Junior quarterback Jeff Mathews threw for 548 yards and five touchdowns on the way to a 48-38 win over Penn last year.

Credit: Katie Rubin / The Daily Pennsylvanian

There are many reasons why one should expect Penn to beat Cornell on Saturday to win the Ivy Championship outright — the Quakers have the upper hand in momentum, experience and physicality over the Big Red.

All of these advantages stem directly from Penn’s linebacking corps.

Last week, the Quakers’ linebackers wreaked havoc on Harvard’s vaunted offense, combining for six tackles for a loss and two sacks. Two weeks ago, with Princeton facing third-and-goal from Penn’s 6-yard line with under 30 seconds to play, senior linebacker Steve Lias forced a fumble that clinched the game for the Quakers.

And sophomore linebacker Dan Davis has been a defensive demon all season long, leading the team in tackles for a loss and ranking third in total tackles despite never having started a game prior to this season.

It’s this increasingly consistent backfield penetration from the linebacking unit that will slow down Cornell’s No. 1 passing offense on Saturday.

“I think [the linebackers] are getting a bit more confidence,” linebackers coach Dave Wood said. “That was the thing earlier in the year with their inconsistent play at times — it’s really about having confidence in what gaps they have, what they are doing in coverage in the all-around game.”

Perhaps no player in the Ivy League has developed more impressively than Davis, whose journey from defensive lineman in high school to defensive playmaker extraordinaire at Penn is now complete.

“Dan’s already at the point in his career where he’s a more talented player [than me],” Lias said. “He flies around and makes plays all over the field, so I don’t think he wants to measure himself against my performance but maybe some of the performances of the past, like [two-time first-team All-Ivy] Erik Rask and [2009 co-Ivy League MVP] Jake Lewko.”

But will this linebacking corps be enough against Cornell quarterback Jeff Mathews, who infamously torched the Quakers for 548 passing yards and five touchdowns a year ago? Absolutely.

Last week, Mathews was stymied by a Columbia defense that had given up nine offensive touchdowns to Harvard the week before. He was sacked six times, threw a pick and racked up only 140 yards passing on 12 attempts. Against a Penn team with an outright Ivy crown to play for, the Big Red offense doesn’t look so big and bad anymore.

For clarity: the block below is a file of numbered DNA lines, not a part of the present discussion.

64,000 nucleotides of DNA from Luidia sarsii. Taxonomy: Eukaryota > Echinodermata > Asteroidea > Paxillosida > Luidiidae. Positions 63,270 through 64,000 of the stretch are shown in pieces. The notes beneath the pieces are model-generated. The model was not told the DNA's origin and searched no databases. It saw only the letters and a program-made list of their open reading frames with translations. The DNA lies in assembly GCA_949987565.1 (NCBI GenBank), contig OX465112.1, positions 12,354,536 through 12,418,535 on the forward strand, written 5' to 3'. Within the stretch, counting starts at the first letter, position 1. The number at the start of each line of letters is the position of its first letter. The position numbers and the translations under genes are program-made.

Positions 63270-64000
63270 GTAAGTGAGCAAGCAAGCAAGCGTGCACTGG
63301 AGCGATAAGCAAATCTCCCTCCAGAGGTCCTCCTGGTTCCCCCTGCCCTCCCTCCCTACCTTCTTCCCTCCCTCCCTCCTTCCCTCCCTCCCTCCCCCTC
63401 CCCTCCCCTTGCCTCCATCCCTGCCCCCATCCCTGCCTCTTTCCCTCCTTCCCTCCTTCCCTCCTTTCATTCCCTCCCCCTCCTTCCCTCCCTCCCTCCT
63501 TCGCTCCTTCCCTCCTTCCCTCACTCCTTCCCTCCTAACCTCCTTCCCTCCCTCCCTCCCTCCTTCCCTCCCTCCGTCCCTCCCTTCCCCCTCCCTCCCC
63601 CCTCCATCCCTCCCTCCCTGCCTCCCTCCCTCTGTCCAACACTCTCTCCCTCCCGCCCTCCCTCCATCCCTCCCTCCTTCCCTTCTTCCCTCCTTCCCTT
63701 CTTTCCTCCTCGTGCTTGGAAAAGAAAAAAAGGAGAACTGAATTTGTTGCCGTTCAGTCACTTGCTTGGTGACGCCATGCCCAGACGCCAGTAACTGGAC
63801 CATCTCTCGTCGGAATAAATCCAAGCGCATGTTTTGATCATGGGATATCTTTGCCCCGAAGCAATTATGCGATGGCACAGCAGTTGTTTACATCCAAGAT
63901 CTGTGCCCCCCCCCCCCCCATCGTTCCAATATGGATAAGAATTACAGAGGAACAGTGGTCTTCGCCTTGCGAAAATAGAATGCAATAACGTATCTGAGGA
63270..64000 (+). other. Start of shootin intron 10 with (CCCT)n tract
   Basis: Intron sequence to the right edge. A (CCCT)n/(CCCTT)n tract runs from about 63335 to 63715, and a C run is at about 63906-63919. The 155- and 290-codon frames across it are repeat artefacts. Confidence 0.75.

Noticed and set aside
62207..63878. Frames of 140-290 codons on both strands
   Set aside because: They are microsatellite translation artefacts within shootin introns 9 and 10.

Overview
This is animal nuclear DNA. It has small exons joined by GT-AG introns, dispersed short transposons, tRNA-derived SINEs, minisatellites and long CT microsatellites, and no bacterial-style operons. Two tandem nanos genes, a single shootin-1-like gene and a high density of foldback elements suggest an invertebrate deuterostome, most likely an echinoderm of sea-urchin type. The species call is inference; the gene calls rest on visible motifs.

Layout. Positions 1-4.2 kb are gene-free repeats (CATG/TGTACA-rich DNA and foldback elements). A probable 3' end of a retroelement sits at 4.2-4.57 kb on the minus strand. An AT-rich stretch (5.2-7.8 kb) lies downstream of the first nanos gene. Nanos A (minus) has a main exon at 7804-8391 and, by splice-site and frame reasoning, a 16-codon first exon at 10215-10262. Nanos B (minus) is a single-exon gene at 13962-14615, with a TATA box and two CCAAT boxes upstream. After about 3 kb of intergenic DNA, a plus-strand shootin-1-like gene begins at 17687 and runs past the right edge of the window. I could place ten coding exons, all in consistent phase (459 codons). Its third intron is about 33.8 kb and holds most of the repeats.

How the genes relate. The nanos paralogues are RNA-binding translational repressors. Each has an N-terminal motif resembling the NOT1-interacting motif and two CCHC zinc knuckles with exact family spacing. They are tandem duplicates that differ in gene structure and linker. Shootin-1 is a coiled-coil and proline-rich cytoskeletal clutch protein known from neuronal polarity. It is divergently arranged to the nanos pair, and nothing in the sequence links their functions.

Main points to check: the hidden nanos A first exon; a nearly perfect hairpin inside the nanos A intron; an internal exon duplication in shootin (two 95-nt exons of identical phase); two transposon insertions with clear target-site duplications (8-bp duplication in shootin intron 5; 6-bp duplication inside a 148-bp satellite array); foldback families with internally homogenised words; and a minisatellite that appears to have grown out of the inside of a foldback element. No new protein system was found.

But Penn’s linebackers do, with a trio of three defenders who will all present different problems for Cornell’s mediocre offensive line in pass-rushing situations.

“Dan is a real fast downhill reader, makes a bunch of plays that way,” Wood said. “Steve is a physical presence inside in packing his gap, doing his job, doing everything we ask Steve Lias to do. [Junior linebacker] Dave Park is a mixture of that in coverage aspects, he’s done a great job all year of sniffing out screens and playing quarterbacks, dropping into coverage.”

It’s likely that Penn’s veteran defensive line will create pass-rushing lanes for the linebacking corps that will force him to take more checkdowns than he would like. If Mathews is to go gunslinging on nearly every snap, expect Lias, Davis and Park to pin their ears back and go after him.

When they do, they’ll have much more fire in their bellies than they did when Mathews embarrassed them at Franklin Field a year ago.

“I think we were a little disappointed coming off the Harvard loss last year,” Wood said. “I think that was a tough one for all of us to handle. I think we knew we didn’t really play well and that lingered in preparation for Cornell. They came in with lot of confidence, and we were still feeling sorry for ourselves.”

While it’s impossible to say for sure just how mopey Cornell is feeling after clinching a losing Ivy season last week against the lowly Lions, the tables have turned nonetheless. Penn’s linebackers have performed successfully under pressure each of the last three weeks, and with their eyes on the prize, that’s not about to change.

“They’re constantly rotating and they’ve really picked up one another and been a tight group,” Wood said. “When one of them makes a great play, the next guy wants to make a great play.”

They’ll have to take turns a lot on Saturday.

MIKE TONY is a junior English and history major from Uniontown, Pa., and is an associate sports editor of The Daily Pennsylvanian. He can be reached at


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